Building Industry Association (BIA) CEO Borre Winckel and Citizens Coordinate for Century 3 (C-3, a non-profit that advocates sustainable urban planning in San Diego) President Kathleen Ferrier recently debated the Safeguard Our San Diego Countryside (SOS) ballot initiative. The initiative was described by East County Magazine as follows:
If passed, the measure would require voter approval of amendments to the San Diego County General Plan that significantly increase density on parcels in the unincorporated county now designated for farming, open space, and wildlife uses.
The email exchange contained a passionate and informative conversation with directly conflicting ideas about how the measure might impact development, housing, and the environment in San Diego County.
Apparently responding to an endorsement of the measure by C-3, BIA CEO Winckel starts off the debate with the following email directed to C-3 Board member Cary Lowe:
On Thu, May 10, 2018 at 5:13 PM, Borre Winckel [email address removed] wrote:
Subject: Safeguard Our SD Countryside Will Prove a Big Mistake
I am disappointed and concerned that C3 was so quick to take an endorsement action favoring the County’s proposed “Safeguard our San Diego Countryside” ballot box initiative. It has quite a misleading title. Close to 95% of the entire unincorporated area is permanently off limits to development. What will actually be safeguarded, is the life style of suburban boomers who want to keep “those other people” out of the neighborhood. Too few people have the courage to admit it. Is endorsing a classic slow-growth initiative during a time of extraordinary high-housing need, of deep affordable housing cost misery and record homelessness a progressive move? As a native-Dutch liberal this has me confused.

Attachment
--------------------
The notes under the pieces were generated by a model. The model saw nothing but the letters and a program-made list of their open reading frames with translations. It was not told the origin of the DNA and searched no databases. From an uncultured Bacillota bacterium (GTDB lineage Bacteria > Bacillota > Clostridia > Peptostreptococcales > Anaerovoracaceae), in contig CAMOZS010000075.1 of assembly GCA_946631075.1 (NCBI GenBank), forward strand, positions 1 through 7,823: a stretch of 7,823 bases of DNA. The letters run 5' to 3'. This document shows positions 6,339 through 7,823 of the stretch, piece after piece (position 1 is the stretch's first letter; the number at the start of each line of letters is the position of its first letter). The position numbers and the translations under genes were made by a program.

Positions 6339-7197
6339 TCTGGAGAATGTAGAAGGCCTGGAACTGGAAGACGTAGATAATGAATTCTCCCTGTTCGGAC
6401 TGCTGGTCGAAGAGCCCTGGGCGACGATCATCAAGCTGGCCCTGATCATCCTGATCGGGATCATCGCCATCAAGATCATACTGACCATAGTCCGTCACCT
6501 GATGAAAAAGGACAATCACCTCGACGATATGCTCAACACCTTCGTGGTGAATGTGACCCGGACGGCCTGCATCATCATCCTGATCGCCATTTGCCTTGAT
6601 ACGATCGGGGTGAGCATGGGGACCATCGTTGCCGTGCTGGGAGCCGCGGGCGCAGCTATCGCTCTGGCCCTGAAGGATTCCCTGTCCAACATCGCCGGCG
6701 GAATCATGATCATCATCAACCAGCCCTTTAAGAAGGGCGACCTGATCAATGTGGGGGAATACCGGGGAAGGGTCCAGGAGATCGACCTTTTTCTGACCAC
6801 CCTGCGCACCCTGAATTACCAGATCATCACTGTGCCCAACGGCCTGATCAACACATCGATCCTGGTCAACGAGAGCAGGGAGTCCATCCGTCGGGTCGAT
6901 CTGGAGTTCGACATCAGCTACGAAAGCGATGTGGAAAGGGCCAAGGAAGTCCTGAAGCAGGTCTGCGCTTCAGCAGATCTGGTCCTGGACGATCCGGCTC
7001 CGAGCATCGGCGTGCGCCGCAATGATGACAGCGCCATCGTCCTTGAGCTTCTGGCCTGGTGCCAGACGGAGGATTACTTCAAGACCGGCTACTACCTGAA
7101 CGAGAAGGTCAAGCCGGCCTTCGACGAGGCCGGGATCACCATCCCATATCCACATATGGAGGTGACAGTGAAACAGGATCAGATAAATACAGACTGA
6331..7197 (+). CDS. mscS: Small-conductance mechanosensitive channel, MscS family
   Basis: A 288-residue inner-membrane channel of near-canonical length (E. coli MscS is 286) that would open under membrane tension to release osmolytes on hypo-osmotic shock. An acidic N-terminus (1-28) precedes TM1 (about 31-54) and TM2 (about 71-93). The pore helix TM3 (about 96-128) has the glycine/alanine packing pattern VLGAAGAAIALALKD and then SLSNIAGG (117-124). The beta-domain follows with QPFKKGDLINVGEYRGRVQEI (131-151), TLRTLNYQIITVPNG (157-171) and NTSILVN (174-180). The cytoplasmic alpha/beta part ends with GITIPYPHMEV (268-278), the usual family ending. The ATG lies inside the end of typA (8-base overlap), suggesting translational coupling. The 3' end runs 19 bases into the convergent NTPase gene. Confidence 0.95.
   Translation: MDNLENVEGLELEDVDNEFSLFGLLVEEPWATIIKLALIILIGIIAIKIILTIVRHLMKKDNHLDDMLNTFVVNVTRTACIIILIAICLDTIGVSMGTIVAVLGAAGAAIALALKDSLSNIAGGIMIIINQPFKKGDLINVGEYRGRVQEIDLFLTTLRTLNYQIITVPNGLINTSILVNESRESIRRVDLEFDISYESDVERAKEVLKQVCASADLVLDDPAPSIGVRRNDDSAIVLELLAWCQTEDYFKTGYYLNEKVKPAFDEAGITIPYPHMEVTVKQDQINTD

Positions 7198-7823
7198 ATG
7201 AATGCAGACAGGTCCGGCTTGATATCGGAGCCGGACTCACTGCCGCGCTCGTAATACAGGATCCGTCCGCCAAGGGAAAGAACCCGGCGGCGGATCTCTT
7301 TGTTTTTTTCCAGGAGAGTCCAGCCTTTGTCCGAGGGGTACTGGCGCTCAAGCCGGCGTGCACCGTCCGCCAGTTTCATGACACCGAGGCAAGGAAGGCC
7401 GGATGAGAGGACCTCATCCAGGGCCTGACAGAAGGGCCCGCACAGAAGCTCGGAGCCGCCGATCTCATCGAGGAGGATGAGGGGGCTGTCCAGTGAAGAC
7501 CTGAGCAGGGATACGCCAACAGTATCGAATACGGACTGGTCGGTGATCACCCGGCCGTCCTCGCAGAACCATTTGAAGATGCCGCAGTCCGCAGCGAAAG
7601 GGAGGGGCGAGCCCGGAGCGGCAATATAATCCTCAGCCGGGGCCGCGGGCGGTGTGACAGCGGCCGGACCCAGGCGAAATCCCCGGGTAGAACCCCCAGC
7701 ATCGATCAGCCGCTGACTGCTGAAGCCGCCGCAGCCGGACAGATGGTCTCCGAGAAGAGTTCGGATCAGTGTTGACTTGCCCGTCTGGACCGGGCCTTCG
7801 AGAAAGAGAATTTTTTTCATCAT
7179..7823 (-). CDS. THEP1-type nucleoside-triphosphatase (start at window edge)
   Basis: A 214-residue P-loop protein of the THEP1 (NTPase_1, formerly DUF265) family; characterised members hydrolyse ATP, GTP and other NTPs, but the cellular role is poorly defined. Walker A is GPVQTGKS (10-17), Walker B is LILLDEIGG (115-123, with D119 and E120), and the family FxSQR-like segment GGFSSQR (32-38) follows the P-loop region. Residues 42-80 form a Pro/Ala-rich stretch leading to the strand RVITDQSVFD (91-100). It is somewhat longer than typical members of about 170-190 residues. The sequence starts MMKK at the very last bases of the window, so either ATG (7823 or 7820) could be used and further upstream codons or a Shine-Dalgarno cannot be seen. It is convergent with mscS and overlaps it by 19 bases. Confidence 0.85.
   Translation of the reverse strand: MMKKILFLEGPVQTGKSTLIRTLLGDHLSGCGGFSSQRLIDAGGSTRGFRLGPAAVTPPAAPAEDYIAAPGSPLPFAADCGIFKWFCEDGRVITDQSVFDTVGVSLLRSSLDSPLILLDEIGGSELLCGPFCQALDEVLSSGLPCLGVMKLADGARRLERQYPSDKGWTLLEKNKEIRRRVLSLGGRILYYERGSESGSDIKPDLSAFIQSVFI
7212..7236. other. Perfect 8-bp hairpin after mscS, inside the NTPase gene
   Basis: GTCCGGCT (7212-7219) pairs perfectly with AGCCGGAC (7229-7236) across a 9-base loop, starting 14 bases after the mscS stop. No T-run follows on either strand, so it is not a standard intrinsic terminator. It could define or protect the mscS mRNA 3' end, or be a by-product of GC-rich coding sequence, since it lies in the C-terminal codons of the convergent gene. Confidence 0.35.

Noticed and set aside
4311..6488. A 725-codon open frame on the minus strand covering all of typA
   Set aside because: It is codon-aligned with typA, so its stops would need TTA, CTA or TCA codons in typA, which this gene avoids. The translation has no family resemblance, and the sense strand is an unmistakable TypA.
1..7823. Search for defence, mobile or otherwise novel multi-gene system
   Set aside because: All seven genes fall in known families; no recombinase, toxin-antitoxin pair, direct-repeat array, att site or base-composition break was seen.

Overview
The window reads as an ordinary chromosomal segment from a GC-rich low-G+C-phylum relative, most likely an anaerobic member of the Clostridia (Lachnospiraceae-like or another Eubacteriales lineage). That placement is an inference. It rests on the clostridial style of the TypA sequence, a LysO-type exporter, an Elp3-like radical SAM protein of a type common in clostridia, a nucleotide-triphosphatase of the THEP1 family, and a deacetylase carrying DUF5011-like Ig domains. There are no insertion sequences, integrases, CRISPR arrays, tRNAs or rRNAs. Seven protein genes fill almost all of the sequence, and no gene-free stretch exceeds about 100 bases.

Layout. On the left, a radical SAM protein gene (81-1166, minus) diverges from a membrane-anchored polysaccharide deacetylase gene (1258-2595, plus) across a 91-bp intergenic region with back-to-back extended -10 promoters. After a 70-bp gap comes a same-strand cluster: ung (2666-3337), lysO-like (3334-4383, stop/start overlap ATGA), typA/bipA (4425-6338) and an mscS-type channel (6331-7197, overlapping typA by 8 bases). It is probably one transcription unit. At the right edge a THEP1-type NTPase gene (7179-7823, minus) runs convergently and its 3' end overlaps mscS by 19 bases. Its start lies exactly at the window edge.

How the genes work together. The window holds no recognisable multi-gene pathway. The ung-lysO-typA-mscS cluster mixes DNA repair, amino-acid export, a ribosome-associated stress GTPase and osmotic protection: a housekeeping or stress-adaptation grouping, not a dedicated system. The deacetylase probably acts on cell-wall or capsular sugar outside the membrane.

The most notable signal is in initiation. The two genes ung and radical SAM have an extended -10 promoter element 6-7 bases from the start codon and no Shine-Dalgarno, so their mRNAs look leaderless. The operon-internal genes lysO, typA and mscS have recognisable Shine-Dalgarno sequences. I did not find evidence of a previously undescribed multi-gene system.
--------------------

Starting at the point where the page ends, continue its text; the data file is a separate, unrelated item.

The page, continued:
I talked to a rep from the Nature Conservancy offline and this person (who would not say this publicly) agreed that this proposal promotes development of ranchettes throughout the semirural and rural areas of the County. In particular, that this screws up the ability to cluster housing to gain more conservation easements. The proposal’s actual impact goes fully against privately owned open space and natural habitat preservation activity. In fact, the planned prohibition to use density transfers from high to low sites, eliminates the creation of high(er) densities where current smart planning would dictate their proper and superior location. This density transfer prohibition is one of a series of fatal planning flaws in this proposal.
The effect of its passage will rapidly drive up the land values for the semi-rural and rural areas, and promotes second & third homes for the well-to-do to create horse ranches all over. This land use is the fastest growing of all uses as many aspire to the weekend western lifestyle and activity. Because tract housing growth in the County is already curtailed to an inconsequential acreage amount (well under 1% of the entire land base area), it will make financial and economic sense to improve the back country dirt roads, fence in the properties, add landscaping, irrigation ponds and lines fed by well water, plus the construction of multiple barns, guest houses etc. It will bring livestock, goats, dogs, non-native plant species and fire zone clearing in areas that were previously untouched. The stormwater runoff in the County creek beds may give SDRWQCB staff a field day.